Awesome. So now I have my code online – but oh no, an error. How can I debug this, when I just get a simple yellow screen? Well, first of all you could dive into the logfiles to get some more information. In addition I could turn off remote errors, but neither of those might actually tell me what’s happening within my code. What I’d really like to do is to start debugging. This first needs to be enabled in the Azure portal. You can find it in the Application Settings of your app service.

debug

Simply set Remote Debugging in the Debugging section to On, and set your Remote Visual Studio version to the version you use. Alternatively, Visual Studio also asks if it can enable remote debugging if you skip setting  it manually.

Then all that’s left is to publish your website with the Debug Configuration. In your Server Explorer in Visual Studio you can then right click on the Azure website and select Attach Debugger. The browser will then automatically open to the home page, so you might have to browse around a bit to find your error page :-).

Don’t forget to deploy your code using the Debug profile rather than the Release profile if you do want to debug.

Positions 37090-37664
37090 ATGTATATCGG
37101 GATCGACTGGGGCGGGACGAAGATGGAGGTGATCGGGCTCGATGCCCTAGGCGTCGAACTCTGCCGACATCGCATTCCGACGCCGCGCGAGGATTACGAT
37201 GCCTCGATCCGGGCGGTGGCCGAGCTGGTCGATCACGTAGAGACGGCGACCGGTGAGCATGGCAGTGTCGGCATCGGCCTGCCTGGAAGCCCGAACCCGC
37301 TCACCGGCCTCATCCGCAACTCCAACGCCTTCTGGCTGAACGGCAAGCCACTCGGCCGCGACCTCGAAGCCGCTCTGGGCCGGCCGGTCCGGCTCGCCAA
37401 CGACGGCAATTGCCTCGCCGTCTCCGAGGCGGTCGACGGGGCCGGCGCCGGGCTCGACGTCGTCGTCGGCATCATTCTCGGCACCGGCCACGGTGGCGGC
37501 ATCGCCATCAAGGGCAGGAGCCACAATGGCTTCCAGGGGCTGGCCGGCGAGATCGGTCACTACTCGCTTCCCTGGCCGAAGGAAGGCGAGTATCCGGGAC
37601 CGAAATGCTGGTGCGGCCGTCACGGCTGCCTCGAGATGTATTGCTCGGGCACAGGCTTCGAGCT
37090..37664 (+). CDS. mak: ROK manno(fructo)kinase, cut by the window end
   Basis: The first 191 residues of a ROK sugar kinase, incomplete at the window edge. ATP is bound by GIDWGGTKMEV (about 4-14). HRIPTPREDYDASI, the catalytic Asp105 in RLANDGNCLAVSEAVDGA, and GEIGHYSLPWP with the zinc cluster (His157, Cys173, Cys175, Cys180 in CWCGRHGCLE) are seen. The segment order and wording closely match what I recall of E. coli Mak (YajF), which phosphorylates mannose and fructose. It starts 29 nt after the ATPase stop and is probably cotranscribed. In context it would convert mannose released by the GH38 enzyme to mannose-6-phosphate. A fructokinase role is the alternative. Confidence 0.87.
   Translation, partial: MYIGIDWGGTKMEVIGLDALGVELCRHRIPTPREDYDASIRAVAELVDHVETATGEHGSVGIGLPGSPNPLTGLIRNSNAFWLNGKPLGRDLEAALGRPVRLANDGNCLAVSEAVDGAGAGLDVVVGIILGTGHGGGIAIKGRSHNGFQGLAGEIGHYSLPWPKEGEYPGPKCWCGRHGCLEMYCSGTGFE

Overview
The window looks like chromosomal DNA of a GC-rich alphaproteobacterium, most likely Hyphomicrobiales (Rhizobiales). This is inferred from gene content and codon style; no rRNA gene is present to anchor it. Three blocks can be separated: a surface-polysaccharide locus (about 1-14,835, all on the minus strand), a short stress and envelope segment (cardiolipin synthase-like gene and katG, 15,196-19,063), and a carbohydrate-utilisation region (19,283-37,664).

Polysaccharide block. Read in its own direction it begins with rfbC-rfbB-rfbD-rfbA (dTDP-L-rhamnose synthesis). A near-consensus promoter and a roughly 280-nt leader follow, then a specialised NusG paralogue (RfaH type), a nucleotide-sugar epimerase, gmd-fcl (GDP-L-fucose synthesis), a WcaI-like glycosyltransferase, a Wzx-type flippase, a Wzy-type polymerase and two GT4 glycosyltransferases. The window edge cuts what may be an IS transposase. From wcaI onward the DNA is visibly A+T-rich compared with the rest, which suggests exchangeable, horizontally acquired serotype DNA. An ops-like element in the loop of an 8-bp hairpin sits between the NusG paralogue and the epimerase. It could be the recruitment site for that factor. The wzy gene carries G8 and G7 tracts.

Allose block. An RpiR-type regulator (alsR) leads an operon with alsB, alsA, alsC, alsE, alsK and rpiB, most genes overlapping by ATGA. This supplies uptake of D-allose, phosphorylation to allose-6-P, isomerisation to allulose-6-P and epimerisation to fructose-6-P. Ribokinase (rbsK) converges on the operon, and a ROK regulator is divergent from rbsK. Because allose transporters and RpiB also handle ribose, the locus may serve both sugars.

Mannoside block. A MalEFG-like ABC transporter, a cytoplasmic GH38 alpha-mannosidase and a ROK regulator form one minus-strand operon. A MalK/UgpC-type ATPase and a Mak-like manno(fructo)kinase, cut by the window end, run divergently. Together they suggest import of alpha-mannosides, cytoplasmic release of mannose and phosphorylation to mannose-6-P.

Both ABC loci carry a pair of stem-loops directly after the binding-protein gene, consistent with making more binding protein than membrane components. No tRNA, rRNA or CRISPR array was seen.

PS. If any of your code has a dependency on the data folder, it has set it to the /App_Data folder by default.

Update

It has been pointed out to me that we don’t actually need to download the publish settings from the portal. Instead, when creating a new Publishing Profile, click the ‘Microsoft Web Apps’ publishing target. Sign in the pop up window, and there’s an option to select a web app (or create a new one)

publishprofile

Advertisements

Getting started with Sitecore on Azure PaaS

So now that Sitecore 8.2 update 1 has been released, we can finally stop using the Sitecore Azure module and go use the true power of Azure PaaS.